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From IEEE Communications Magazine April 2017

Communications History: The Past as a Guide to the Future

Harvey Freeman
Harvey Freeman
Steve Weinstein
Steve Weinstein

The IEEE Communications Society, or ComSoc, is currently the third largest Society (32,000) within the 425,000 member IEEE. The IEEE was formed on January 1, 1963 from the combination of the American Institute of Electrical Engineers (founded in 1884) and the Institute of Radio Engineers (founded in 1912). From an IEEE Group on Communications Technology, ComSoc was approved for elevation to Society status in the fall of 1971, and officially began operations on January 1, 1972 (65 years ago). As we celebrate our 65th Anniversary this year, it is fitting to revisit our past and learn from it as we move forward in the ever expanding age of communications technology. And the ComSoc person leading this effort is Stephen B. Weinstein (Steve), Chair of our Communications History Committee. Steve received his Ph.D. degree in electrical engineering from the University of California at Berkeley and began a career with Bell Laboratories, American Express, Bellcore (Telcordia), and NEC Research Labs America. Now mostly retired, he lives in New York City and consults part time for patent law firms and the communications industry. He is a Life Fellow of the IEEE, a past ComSoc President (1996–97), and was an early founding Editor-in-Chief of IEEE Communications Magazine. He received the IEEE’s 2016 Richard M.Emberson Award for “contributions to IEEE Publications, Awards, and Globalization.” Steve is best known for early research and development on data-driven echo cancellation and generation of OFDM signals using the fast Fourier transform. He received the 2006 Eduard Rhein Foundation (Germany) basic research prize for his fundamental OFDM work.

ComSoc’s Communications History Activities

The past 150 years of discovery, invention, and deployment of communications technology have profoundly changed society and enhanced the quality of life. Electronic communication made possible the web of information exchanges that now define our lives. The history of electronic communication, including the history of our own IEEE Communications Society, is not only a fascinating story but also a guide to the social and economic processes by which ideas become research, research and commercial interests stimulate development, and development, when the time is right, leads to wide use of devices and services. Knowing this past enriches our understanding of how we came to where we are, and this understanding helps uncover opportunities for each of us to influence the future.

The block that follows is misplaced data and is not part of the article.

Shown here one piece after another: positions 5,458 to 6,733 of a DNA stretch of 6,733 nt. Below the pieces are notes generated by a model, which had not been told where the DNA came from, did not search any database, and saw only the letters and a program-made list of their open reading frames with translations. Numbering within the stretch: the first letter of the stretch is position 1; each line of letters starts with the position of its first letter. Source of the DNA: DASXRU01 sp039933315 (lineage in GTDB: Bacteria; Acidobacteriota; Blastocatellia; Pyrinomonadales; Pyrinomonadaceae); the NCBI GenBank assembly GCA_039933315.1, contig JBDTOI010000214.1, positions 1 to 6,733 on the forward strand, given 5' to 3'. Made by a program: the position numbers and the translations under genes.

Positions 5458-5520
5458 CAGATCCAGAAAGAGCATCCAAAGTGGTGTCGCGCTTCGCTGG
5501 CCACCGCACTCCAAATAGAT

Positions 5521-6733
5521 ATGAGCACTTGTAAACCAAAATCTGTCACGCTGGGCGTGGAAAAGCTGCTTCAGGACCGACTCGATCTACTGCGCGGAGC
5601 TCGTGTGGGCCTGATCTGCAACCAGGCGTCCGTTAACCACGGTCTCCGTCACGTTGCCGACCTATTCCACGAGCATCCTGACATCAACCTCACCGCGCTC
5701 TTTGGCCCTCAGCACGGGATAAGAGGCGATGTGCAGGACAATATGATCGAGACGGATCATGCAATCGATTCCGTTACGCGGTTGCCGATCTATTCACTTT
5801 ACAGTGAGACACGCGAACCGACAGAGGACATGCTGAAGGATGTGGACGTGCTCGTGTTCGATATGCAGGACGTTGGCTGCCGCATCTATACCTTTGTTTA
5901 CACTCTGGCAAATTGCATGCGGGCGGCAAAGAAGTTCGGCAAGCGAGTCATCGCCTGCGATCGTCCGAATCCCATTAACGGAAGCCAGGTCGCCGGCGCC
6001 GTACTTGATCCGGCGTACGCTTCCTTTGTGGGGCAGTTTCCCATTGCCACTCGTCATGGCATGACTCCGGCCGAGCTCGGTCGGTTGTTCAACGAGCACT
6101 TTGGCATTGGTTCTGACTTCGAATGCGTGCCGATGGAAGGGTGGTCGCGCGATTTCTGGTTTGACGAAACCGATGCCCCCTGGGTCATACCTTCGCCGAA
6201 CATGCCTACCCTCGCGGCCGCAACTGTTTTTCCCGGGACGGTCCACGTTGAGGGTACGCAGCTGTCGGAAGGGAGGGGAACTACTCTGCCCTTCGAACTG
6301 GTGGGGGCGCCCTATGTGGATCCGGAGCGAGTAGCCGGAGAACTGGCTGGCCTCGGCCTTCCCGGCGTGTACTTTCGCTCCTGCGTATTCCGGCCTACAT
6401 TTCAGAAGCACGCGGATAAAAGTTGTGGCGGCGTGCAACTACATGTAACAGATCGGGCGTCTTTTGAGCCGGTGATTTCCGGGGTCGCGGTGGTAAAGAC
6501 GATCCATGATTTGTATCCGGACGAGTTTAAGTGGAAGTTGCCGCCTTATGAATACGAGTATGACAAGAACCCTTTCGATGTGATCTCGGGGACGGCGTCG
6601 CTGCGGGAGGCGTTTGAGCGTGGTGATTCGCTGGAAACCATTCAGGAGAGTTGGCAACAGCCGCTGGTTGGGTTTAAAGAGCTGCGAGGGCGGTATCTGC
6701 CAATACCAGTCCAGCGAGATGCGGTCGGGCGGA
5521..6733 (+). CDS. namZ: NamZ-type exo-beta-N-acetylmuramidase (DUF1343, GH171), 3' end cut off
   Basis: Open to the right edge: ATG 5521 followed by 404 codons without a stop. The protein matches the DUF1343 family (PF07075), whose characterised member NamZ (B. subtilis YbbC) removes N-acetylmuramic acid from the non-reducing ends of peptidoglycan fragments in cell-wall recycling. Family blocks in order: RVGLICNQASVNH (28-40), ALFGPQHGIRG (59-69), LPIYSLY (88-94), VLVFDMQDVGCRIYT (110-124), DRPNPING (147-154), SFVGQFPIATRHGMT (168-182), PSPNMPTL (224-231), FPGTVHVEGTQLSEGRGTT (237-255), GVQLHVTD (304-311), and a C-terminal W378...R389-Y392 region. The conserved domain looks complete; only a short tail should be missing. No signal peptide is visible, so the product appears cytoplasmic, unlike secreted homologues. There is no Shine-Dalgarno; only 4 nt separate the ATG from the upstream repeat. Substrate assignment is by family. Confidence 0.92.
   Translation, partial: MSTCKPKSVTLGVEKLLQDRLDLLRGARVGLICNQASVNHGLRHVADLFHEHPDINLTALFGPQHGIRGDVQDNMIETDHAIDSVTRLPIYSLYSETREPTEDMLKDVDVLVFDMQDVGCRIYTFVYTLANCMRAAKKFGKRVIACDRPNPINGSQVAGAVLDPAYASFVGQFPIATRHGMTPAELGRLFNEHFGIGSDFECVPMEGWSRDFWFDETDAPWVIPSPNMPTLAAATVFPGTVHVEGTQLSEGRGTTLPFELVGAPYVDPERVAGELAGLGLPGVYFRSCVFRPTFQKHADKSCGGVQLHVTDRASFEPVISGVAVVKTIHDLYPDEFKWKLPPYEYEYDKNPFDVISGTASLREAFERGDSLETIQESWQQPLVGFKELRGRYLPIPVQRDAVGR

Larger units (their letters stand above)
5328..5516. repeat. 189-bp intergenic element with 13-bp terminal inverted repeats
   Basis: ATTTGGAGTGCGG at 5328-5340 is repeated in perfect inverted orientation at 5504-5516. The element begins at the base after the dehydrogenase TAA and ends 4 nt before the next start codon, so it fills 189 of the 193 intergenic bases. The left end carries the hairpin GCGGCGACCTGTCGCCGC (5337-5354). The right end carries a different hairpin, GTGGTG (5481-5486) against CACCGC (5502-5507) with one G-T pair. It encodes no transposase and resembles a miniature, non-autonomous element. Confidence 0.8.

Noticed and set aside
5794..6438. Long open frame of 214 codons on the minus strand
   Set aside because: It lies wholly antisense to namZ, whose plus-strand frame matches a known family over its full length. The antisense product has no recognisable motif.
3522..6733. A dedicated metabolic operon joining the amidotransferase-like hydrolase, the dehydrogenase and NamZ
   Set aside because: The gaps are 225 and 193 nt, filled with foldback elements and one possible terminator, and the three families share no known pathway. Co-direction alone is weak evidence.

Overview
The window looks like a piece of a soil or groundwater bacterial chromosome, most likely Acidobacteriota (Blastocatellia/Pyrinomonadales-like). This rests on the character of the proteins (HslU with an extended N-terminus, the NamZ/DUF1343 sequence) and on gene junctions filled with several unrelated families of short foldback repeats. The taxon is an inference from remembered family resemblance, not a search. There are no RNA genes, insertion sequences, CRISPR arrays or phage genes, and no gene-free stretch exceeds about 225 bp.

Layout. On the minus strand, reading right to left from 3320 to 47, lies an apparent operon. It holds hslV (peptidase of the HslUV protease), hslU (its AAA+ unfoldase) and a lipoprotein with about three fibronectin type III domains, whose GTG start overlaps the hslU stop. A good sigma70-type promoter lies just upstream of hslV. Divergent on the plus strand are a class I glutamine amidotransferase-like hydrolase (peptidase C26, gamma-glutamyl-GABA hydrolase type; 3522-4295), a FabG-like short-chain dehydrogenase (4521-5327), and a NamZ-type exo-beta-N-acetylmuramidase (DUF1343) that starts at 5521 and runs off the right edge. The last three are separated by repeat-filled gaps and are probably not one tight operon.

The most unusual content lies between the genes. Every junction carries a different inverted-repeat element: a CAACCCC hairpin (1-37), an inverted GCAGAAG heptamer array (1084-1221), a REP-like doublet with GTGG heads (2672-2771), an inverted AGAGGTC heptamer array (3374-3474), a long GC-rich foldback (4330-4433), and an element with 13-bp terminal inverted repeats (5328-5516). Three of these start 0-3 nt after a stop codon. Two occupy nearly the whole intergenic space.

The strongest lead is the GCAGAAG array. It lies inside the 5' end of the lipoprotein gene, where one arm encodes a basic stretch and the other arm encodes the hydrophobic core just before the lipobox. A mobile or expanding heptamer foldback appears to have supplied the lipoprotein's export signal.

The IEEE has a history committee (https://www.ieee.org/ about/history_center/history_committee.html) with a paid staff that operates a major electrical engineering history center. In addition to maintaining extensive archives on both technologies and the history of the IEEE itself, including recorded oral histories from noted IEEE members, the IEEE History Center sponsors celebrations of historic “milestones” across IEEE’s fields of interest. A book currently in preparation describes the origins of the IEEE in its two predecessor societies, the older AIEE and the younger IRE, that merged in 1963, as noted above.

ComSoc is one of several IEEE societies that sponsor their own, more specialized history activities, in our case the ComSoc Communications History Committee currently chaired by me. I originally joined the IRE and, having reached the age when I might be considered historical, work with a very few additional Committee members to generate history articles for IEEE Communications Magazine and IEEE Wireless Communications Magazine, sponsor history sessions at major ComSoc conferences, and produce other materials on appropriate occasions. The most recent article and session were, respectively, “History of Radio Propagation” by Jorgen Andersen in the February 2017 issue of Communications Magazine, and the “History of Sensor Networks” panel session at Globecom 2016.